Online Options Necessary for Triton Students

Discussing remote learning as a supplement for in person classes.

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During the peak of the Pandemic, the world worked hard to keep schooling as normal as possible. This was a struggle, especially for students and teachers who tried to maintain a normal school life while in lock down. Online schooling proved to be effective for many members of the Triton community, so much so that many students opted to stay online when things moved back to in-person learning. Having this option is beneficial to many students’ mental health, and being able to participate in classes online is a good way for kids to take a mental health day without falling behind on their assignments.

Remote learning reduces social anxiety and may help students feel more confident in their interactions with their teachers. In an article written by Arizona State University titled “Can Students with Social Anxiety Benefit from Online School?”, they stated: “Education is not one size fits all.’ There are alternatives to traditional school whether a child is struggling academically, physically, or mentally. For students who experience social anxiety, an online school may be a viable option.”. Schools need to accommodate different needs if they want every student to have an optimized learning experience. Additionally, as the world is still in a pandemic,with new variations of the coronavirus and the unpredictable COVID numbers, online learning is still a necessity for us in the future. 

Not only are family members in the community falling sick, but the economic problems that came with the global shutdown have left many students with more responsibilities. Students may need to work, or care for family members so their parents can work. According to a New York Times article, “The increased flexibility of online learning has been especially important when students need to balance burdens like jobs or, right now, to care for themselves or relatives who have fallen ill.”. Students who have to care for a family member would benefit by being able to be at home with that family member, whether that is a young sibling or someone who is sick. It is easy to take a break during an online class, so a student could have their family member in the room with them, or they could check on them during or between classes.  

For some students, a conventional classroom is not how they learn best. Many kids benefit from a more flexible schedule even when not faced with a pandemic. According to the American Psychological Association, students are more motivated when they have options, and “In a recent study, researchers found that 18% of parents pointed to greater flexibility in a child’s schedule or way of learning as the biggest benefit or positive outcome related to remote learning.”. Students perform better when they are happier, and some students are happier to be at home, in a comfortable environment. As long as the student is doing well in their classes, they should have a flexible schedule if that is what they need.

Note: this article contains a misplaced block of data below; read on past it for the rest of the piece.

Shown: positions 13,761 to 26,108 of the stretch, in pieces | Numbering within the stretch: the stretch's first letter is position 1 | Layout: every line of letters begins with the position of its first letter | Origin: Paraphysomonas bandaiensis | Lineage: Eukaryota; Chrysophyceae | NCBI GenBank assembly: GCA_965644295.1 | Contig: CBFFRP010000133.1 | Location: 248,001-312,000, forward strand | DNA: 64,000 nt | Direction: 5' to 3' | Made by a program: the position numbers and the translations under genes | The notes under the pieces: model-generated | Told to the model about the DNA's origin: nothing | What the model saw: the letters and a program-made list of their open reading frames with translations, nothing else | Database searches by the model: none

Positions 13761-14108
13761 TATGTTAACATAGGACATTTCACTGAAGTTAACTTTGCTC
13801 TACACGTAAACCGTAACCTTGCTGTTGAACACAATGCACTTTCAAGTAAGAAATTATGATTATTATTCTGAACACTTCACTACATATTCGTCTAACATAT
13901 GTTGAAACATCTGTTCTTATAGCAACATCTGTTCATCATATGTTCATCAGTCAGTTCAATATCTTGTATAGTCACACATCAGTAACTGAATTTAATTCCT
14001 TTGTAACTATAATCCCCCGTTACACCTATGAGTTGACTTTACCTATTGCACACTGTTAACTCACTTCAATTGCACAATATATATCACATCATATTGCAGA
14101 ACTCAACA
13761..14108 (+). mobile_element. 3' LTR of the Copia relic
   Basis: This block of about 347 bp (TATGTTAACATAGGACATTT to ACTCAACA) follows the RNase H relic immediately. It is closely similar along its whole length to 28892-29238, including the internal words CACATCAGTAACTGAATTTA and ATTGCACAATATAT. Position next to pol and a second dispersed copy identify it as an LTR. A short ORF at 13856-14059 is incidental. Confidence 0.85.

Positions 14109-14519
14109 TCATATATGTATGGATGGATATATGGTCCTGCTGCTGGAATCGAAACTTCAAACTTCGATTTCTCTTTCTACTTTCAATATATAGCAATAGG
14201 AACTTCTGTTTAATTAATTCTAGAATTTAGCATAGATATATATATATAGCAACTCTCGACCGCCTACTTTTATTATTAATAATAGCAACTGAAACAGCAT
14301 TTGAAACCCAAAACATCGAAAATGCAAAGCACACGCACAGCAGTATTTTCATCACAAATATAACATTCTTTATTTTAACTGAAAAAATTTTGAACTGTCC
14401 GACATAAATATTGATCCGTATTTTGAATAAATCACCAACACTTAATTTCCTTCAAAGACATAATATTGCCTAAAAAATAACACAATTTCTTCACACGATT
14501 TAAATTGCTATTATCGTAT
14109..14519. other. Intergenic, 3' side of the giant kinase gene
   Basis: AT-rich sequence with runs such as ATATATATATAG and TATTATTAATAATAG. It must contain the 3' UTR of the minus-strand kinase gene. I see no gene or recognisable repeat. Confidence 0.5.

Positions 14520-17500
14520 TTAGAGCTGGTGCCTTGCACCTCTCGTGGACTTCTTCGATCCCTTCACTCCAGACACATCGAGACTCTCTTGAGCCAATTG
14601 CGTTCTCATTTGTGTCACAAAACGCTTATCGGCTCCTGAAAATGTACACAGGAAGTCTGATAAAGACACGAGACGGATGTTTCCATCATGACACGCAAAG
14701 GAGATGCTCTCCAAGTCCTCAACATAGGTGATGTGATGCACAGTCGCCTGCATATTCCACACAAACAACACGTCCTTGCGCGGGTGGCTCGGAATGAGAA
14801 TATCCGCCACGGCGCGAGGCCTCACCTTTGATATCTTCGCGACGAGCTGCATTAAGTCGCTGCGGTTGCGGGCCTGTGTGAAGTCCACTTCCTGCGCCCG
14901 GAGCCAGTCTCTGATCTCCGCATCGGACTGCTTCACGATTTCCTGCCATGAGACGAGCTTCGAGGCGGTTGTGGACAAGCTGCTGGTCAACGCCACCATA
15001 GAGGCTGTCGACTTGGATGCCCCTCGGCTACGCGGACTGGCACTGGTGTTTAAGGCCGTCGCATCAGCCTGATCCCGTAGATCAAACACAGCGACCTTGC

Critics of online schooling might argue that students need to be exposed to the social aspect of schools, and that staying home to learn is not healthy for a child. Students interacting with students is an excellent way for them to form social skills and make friends, and it forms some life-long friendships. On the other side of things, tending to students online is an additional burden for teachers, who already have a full day’s worth of classes to teach.

However, by the time students reach high school, they have mostly developed the ability to make friends and interact socially. The same social interactions can happen outside of school. Additionally, students are more connected than ever with the use of social media and the ability to text and snapchat each other to stay in touch. At the end of the day school is about the student learning, and if a child prefers online learning and learns better that way, they should be able to have remote options for their classes. Teachers at Triton do work hard teaching their regular classes, but if we as a school want to take mental health seriously, students need to have options. Those options could be teachers simply opening up a zoom call while they teach, or hiring additional teachers to accommodate remote students. 

The case for remote schooling options is a strong one, and one that should be considered by Triton, and all high schools that want to provide flexibility and mental health options for their students. While some may believe that in-person learning is the healthiest and most effective method, if a student is both happier and more successful in their classes online, there is no reason that they shouldn’t have that option.


Works Cited:

Deming, David. “Online Learning Should Return to a Supporting Role.” New York

     Times, 9 Apr. 2020. New York Times,

     online-learning-virus.html?searchResultPosition=5. Accessed 3 Dec. 2021.


Vibe Team. “15 Benefits of Distance Learning for Students, Parents, and

     Teachers.” Vibe,

     Accessed 3 Dec. 2021.


Abramson, Ashley. “Capturing the Benefits of Remote Learning.” American

     Psychological Foundation, Vol. 52, No. 6 ed., 1 Sept. 2021. American

     Psychological Association,

     cover-remote-learning. Accessed 3 Dec. 2021.


ASU Prep Digital. “Can Students with Social Anxiety Benefit from Online School?”

     ASU Prep Digital, Arizona State University, 8 Oct. 2019,

     can-students-with-social-anxiety-benefit-from-online-school/. Accessed 6

     Dec. 2021.